Tuesday, June 7, 2011

Heat v.s. Mavs

It happened midway through the 3rd quarter, the point I realized this series was hopeless for the Dallas Mavericks:

Dwyane Wade sized up his man, dribbled between his legs, and then off his leg the ball rolled towards half court.

Lebron James rushed to save the ball, picked it up, and began to dribble and size up his man above the 3 point line. Just as Wade had done.

Lebron dribbled hard, and lofted a pass high above his man towards the rim and a soaring Wade, who flushed the alleyoop pass over Brian Cardinal.

Interchangeable superstars. Just nuts.

Monday, June 6, 2011

Bosh = Raptor Raptor = Bosh

In honor of Chris Bosh's shot, this ESPN article on the man, and because a sharp-eyed Bulls fan agrees, here is the only basketball player who WAS his team's mascot. Chris, ya gotta go back to Toronto.

Saturday, January 8, 2011

Most INEFFECTUAL Post Move in the NBA today

Winner: Andray Blatche's spin to the baseline. He does not use the defender's power against them primarily because no defender needs to exert much power to prevent Blatche backing them down. As a result, he does not dislodge and get position on his defender for a close shot, NOR does he get separation to go baseline for a reverse (few times he does this it's a weak sauce reverse that rarely has a chance-he's been known to get blocked by the rim).

He kind of spins, and winds up in the same place. Spinning in place. With egg on his face whenever he gets doubled from a soft move.

Tuesday, October 26, 2010

Relax, it's the start of the 2010-2011 NBA season

"Relax! Relax! Relax...personal foul," the referee said to Luis Scola as the Rockets' starting power forward lay prostrate on the hardwood clutching the ball he'd just wrestled from Ron Artest. The face of the gritty Argentine went from incredulity to relief as he processed the fact the call was going his way.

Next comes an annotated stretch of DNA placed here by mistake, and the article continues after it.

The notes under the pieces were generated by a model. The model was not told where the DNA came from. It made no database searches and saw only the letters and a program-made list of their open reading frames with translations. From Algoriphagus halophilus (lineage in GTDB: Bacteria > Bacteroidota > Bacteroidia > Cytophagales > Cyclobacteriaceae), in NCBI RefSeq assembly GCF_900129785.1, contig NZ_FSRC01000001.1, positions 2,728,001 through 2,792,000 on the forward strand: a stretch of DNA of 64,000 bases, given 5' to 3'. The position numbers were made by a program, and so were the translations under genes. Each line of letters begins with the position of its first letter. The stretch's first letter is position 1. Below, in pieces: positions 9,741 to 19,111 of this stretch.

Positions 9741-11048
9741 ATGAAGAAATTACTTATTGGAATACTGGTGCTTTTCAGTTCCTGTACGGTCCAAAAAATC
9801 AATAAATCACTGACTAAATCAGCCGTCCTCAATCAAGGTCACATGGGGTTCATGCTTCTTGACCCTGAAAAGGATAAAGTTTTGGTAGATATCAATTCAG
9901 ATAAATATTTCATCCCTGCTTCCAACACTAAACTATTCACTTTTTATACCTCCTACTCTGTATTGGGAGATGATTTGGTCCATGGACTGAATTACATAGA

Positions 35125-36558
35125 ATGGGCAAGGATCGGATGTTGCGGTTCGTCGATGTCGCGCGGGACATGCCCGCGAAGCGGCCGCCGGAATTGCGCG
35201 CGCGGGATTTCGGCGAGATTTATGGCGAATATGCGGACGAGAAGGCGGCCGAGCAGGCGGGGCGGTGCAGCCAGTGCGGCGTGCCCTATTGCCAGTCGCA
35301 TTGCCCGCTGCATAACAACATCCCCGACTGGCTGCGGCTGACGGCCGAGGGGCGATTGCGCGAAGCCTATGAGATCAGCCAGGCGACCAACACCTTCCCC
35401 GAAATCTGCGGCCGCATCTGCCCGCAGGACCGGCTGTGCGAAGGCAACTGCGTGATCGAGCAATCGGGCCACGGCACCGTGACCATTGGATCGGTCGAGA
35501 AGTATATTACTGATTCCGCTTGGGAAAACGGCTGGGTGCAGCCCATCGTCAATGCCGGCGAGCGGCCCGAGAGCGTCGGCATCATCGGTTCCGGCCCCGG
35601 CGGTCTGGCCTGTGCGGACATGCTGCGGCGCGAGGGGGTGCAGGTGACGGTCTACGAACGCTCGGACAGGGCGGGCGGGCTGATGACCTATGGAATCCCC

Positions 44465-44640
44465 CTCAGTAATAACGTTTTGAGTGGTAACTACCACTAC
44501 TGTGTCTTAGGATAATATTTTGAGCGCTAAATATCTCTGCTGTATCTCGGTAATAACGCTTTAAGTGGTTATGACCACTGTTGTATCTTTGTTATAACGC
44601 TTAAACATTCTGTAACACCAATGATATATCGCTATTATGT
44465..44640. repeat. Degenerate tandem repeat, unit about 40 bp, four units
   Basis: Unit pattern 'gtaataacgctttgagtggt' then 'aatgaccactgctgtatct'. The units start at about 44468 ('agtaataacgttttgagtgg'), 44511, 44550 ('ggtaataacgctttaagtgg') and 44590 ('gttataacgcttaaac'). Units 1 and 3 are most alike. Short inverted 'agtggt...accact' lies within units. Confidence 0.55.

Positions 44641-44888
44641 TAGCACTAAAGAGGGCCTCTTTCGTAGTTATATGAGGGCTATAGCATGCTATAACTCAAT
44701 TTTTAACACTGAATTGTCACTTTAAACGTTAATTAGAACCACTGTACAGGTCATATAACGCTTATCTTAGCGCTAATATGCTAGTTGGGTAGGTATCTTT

That placating, yet forceful, command could well come to define the new hyper-regulated NBA.

While many fans (including myself) have reacted to the NBA and Commissioner David Stern's new stricter regulations on "bad behavior" in the same fashion as Scola reacted to the whistle, we may experience a similar change in perspective.

From what I could see of the technical fouls assessed to players and coaches of last night's games, and just as importantly the interactions between referees and players that prevented potential Ts, it seems like there is method to the madness...the method to curb the madness, that is.

"We have the greatest players in the world. They didn't complain in high school, or college, but when they arrive in the NBA they get a masters in complaining," Stern said to Cheryl Miller during the highly anticipated Celtics-Heat game Tuesday night. Stern and the NBA want to change the perception that NBA players are whiners, and project a more positive image for the league.

The madness? How about the howling Rasheed Wallace (gone this season, but always had capable understudies), the "I never committed a foul in my life!" face that belongs to...so many players, and yes, perhaps even the stare down of privileged NBA royalty like Kobe Bryant.

The method? Assess T's faster and more readily, a technical foul hair trigger as it were. Screaming, taunting, scowls, cursing, back talk, and menacing walking-up-to will not only be fair game, but WILL draw a technical. So it seems, the refs will all resemble Joey Crawford this season.

But wait. They will not all be Crawfords. This might actually work, because referees will have to contribute to the peace process as well. Ideally, they will work to create an atmosphere that is less vitriolic and full of shocked Kabuki-esque expressions, but that will remain acutely competitive. Something closer to pure sport, is my guess.

The critics have two major points against all this though:

1. It's going to kill the natural emotion of the game.
2. It's going to slow down the game.

Of #2, barely noticeable in any games last night. We'll see how it goes.